Relation between the nanotube parameters, film formation charge
(Qfilm), PPy film thickness, and Qfilm/PPy thickness ratio.
PPy films (nm)
The present invention provides conductive CNT electrode materials for the construction of electrodes possessing substantially improved electrochemical redox performance for use in electrical energy storage devices. Such characteristics are important for construction of lightweight high-efficiency devices such as rechargeable batteries. The conductive CNT electrode materials of the invention enable the utilization of thin, highly uniform films of electrically conducting polymers as stable, adherent surface coatings on carbon substrates of high surface area, particularly CNT substrates with well-aligned tubule morphologies. The electrical conductivity of the conductive CNT electrode materials of the invention can be further enhanced by introduction of suitable dopant materials in the conductive polymer coating. The dopant materials may be either n-type such as molecular iodine (I2), or p-type such as tetrathiafulvalene (TTF) and tetracyanoquinodimethane (TCNQ) that can be introduced by standard methods. The in-situ polymerization of monomers directly on the substrate surface utilizing the CNT array substrates and methods of the invention enables the deposition of uniformly thin films of electrically conducting polymers such as PPy as defect free coatings with superior electrical properties, enable their use as electrodes in the manufacture of high-efficiency, light weight electrical storage devices, in comparison to conventional devices utilizing electrodes comprising coated flat metal substrates. The electrochemical in-situ polymerization method of the invention provides polymer growth currents, particularly for PPy, on the aligned CNT array substrates that is substantially greater than that on the flat Ti and Pt substrates, and the resulting conductive CNT electrode materials show significant improved electrochemical redox performance, especially for PPy films with large Qfilm. The significantly enhanced redox charge of PPy films in the PPy coated CNT array substrates of the invention in comparison to conventional flat Ti and Pt substrates, enables their use as hybrid materials in high-performance light-weight rechargeable batteries.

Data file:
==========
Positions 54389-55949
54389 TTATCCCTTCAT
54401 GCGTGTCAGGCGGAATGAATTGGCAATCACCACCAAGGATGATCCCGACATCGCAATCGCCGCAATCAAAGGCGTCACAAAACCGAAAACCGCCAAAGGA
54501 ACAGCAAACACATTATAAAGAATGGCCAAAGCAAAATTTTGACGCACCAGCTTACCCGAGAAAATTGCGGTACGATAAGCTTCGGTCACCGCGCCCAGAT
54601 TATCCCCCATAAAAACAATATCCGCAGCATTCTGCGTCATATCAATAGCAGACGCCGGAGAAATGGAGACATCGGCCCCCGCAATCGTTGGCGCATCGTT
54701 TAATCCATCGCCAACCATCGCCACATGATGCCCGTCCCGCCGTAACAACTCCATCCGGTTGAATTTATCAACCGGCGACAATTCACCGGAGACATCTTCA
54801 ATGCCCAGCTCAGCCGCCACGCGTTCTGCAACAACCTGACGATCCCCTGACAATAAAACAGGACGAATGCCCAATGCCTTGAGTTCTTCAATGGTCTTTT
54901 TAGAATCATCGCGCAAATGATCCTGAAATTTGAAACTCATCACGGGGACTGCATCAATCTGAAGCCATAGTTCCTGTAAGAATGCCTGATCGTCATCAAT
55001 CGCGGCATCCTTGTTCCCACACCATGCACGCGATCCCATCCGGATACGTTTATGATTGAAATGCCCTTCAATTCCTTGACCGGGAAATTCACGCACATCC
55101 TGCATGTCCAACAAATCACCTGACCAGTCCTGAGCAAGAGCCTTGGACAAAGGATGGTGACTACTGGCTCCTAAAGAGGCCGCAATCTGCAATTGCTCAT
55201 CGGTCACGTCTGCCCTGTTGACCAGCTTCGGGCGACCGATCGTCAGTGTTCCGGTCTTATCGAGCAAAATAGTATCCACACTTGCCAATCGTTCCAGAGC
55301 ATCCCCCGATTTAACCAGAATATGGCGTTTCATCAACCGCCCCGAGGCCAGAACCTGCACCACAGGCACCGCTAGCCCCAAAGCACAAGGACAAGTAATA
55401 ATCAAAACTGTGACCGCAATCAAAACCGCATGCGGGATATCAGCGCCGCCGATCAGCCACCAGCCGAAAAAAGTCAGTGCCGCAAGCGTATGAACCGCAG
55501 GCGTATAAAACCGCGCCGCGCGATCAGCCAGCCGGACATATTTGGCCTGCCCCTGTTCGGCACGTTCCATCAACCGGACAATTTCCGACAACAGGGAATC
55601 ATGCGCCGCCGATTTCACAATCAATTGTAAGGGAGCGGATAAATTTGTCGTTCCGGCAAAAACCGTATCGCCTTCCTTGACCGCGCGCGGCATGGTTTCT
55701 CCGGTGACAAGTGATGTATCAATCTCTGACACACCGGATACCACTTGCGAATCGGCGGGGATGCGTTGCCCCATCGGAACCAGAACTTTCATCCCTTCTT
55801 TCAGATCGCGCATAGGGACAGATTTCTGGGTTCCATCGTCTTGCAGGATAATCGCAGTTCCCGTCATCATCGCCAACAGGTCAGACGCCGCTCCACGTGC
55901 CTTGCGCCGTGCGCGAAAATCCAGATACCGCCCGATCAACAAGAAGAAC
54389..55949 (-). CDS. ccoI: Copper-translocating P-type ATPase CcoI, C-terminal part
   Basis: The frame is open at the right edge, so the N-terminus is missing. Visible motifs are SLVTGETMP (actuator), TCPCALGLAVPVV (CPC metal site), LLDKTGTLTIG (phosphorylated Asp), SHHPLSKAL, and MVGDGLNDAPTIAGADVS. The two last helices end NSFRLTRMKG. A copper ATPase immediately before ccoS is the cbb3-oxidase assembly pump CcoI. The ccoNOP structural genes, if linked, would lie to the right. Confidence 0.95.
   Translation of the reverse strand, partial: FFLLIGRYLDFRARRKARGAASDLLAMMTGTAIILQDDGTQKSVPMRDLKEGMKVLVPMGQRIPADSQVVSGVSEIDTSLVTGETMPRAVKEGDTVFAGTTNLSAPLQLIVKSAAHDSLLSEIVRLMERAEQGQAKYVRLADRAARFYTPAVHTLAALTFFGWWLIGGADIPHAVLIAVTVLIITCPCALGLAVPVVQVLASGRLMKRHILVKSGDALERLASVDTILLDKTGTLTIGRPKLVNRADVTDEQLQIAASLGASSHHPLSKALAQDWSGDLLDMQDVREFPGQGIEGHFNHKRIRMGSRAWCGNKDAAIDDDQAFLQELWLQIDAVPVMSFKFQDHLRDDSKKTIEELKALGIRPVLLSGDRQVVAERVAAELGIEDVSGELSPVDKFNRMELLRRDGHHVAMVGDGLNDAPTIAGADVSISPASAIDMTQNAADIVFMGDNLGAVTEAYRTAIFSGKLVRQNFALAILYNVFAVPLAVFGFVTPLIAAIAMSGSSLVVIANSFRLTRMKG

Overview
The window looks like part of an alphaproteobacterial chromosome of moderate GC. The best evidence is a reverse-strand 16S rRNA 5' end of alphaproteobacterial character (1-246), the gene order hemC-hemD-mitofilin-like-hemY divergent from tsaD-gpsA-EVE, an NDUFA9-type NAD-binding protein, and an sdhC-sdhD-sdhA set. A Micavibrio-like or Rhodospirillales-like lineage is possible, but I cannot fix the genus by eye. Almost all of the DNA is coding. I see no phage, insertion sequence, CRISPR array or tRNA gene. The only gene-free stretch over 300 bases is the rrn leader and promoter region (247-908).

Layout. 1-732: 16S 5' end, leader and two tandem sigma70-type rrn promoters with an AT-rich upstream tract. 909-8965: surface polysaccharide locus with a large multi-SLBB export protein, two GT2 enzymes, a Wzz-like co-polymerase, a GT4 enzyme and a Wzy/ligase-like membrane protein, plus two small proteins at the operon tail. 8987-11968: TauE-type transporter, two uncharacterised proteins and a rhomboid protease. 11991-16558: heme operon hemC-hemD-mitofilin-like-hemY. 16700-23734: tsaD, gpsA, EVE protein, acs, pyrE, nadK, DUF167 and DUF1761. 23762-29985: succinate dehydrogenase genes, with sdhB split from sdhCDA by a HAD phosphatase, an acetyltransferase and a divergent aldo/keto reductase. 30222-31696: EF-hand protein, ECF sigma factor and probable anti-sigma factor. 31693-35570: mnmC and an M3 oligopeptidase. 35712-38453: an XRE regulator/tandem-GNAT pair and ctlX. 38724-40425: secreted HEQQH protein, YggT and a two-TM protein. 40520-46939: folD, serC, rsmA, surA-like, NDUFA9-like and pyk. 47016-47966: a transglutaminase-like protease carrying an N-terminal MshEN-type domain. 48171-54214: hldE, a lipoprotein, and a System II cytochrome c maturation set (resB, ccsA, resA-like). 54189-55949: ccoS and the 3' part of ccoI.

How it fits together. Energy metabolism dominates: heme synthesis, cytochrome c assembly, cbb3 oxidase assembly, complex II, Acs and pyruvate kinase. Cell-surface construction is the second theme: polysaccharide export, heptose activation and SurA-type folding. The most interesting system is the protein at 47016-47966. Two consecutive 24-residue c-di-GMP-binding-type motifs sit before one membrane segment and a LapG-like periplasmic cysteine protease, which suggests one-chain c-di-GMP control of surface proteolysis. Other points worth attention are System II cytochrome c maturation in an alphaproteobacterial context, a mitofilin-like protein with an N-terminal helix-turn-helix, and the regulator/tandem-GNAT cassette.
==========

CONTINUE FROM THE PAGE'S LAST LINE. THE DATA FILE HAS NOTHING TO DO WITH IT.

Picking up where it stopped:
Although examples are used herein to describe the invention in detail, it is understood that such detail is solely for the purpose of example, and variations and modifications can be made therein by those skilled in the art without departing from the spirit and scope of the invention.
Synthesis of Well-aligned Carbon Nanotubes (CNTS)
Well-aligned carbon nanotubes were obtained by methods disclosed in the art (see Z. F. Ren, et al., Science 282 (1998) 1105; Z. P. Huang et al. Appl. Phys. Lett. 73 (1998) 26; Z. F. Ren, et al., Proceedings of the 13th International Winter School on Electronic Properties of Novel Materials, (1999) 263; Z. F. Ren, et al., Appl. Phys. Lett., 75 (1999) 1086; and Z. F. Ren, et al., Proceedings of the 32nd International Technical Conference of the Society for the Advancement of Materials and Process Engineering (SAMPE), Nov. 5-9, 2000, Boston, USA, pp. 200-204). Titanium (Ti) is used as base substrate upon which a thin nickel (Ni) layer of about 15-25 nm was surface coated by magnetron sputtering to function as a catalyst for CNT growth. The CNTs obtained by this method have tubule diameters ranging from 50-100 nm and tubule lengths of 8-10 μm. Tubule diameter and length is controlled by varying the Ni layer thickness and growth time, respectively.
PPy Deposition and Electrochemical Measurements